Yoruba Richen’s sobering and enchanting film uncovers the radicalism of six timeless American entertainers.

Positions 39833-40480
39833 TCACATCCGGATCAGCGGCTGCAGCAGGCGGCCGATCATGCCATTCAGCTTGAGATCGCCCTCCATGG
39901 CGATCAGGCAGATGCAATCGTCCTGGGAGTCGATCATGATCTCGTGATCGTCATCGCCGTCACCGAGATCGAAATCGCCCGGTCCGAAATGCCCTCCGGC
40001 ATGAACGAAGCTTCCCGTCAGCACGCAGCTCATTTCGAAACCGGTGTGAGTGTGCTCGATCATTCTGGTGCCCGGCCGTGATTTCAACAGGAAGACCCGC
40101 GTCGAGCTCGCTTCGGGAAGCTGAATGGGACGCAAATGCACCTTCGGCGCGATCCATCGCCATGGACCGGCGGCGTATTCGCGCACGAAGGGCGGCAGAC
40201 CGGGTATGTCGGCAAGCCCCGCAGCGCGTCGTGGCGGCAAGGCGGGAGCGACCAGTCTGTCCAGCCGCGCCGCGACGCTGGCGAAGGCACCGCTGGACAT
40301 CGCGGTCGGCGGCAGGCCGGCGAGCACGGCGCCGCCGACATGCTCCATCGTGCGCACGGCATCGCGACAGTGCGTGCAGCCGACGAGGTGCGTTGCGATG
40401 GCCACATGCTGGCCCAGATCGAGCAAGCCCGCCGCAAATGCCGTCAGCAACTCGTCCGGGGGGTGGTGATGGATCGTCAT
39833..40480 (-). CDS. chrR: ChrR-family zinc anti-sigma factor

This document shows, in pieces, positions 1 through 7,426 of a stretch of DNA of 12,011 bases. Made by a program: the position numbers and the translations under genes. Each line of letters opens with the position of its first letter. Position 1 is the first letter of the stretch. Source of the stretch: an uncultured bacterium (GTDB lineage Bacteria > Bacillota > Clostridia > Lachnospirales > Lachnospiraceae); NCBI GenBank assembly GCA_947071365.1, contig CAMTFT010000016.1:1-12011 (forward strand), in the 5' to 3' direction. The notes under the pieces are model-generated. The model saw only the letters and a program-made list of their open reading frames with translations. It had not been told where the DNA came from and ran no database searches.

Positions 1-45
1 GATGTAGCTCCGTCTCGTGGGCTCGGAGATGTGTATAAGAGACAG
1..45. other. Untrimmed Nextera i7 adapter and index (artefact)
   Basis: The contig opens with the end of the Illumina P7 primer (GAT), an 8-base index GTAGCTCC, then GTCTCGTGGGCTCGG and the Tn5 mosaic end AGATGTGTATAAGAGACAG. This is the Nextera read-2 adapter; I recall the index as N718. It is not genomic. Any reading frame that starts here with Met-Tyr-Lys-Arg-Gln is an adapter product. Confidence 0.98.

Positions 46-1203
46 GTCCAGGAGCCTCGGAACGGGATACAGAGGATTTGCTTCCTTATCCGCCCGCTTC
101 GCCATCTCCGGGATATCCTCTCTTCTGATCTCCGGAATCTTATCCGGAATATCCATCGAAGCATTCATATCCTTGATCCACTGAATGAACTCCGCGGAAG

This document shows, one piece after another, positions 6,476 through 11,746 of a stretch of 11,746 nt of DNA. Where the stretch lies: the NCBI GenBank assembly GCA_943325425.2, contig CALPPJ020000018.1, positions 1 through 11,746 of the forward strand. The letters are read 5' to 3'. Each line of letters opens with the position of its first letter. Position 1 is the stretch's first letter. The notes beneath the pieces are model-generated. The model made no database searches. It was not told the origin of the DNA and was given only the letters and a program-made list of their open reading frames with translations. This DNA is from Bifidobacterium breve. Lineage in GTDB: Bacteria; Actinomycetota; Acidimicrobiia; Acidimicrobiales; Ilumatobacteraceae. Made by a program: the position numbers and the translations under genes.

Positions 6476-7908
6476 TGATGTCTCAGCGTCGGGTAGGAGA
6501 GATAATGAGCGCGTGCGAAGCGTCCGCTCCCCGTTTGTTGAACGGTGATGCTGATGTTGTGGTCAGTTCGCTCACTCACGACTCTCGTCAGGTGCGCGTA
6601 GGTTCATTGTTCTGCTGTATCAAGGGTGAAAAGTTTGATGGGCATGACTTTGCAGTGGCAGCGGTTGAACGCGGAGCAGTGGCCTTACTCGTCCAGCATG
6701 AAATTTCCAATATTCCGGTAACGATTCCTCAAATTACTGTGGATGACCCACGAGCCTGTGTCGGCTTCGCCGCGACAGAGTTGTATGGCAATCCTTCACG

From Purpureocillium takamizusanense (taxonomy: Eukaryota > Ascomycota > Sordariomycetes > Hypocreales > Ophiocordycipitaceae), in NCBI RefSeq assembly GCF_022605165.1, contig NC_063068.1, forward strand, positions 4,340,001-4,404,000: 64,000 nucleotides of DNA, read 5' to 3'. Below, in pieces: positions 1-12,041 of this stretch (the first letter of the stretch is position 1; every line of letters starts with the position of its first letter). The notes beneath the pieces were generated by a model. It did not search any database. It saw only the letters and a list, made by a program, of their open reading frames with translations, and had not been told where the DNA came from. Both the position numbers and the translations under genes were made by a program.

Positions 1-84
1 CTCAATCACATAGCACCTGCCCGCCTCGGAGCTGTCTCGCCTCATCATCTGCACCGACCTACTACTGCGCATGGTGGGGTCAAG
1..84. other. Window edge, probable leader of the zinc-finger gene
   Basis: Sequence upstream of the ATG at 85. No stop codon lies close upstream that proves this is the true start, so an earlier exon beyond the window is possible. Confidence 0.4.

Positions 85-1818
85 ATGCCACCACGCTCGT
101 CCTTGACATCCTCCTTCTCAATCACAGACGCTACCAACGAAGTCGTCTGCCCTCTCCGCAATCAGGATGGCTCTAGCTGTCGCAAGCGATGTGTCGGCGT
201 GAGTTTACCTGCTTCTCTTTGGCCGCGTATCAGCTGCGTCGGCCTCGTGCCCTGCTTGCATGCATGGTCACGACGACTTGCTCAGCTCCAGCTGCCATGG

In 2002, when Halle Berry won the Oscar for her performance in “Monster’s Ball,” becoming the first African American to take home the Academy Award for best actress, after 30 seconds of convulsive tears she said, “This moment is so much bigger than me. This moment is for Dorothy Dandridge, Lena Horne, Diahann Carroll…And it’s for every nameless, faceless woman of color that now has a chance, because this door tonight has been opened.” To achieve something by standing on the shoulders of others is a profound feeling. And what Halle Berry’s speech hit home is that where those earlier performers had allowed her to become a giant, they were giants too — more than contemporary audiences often know.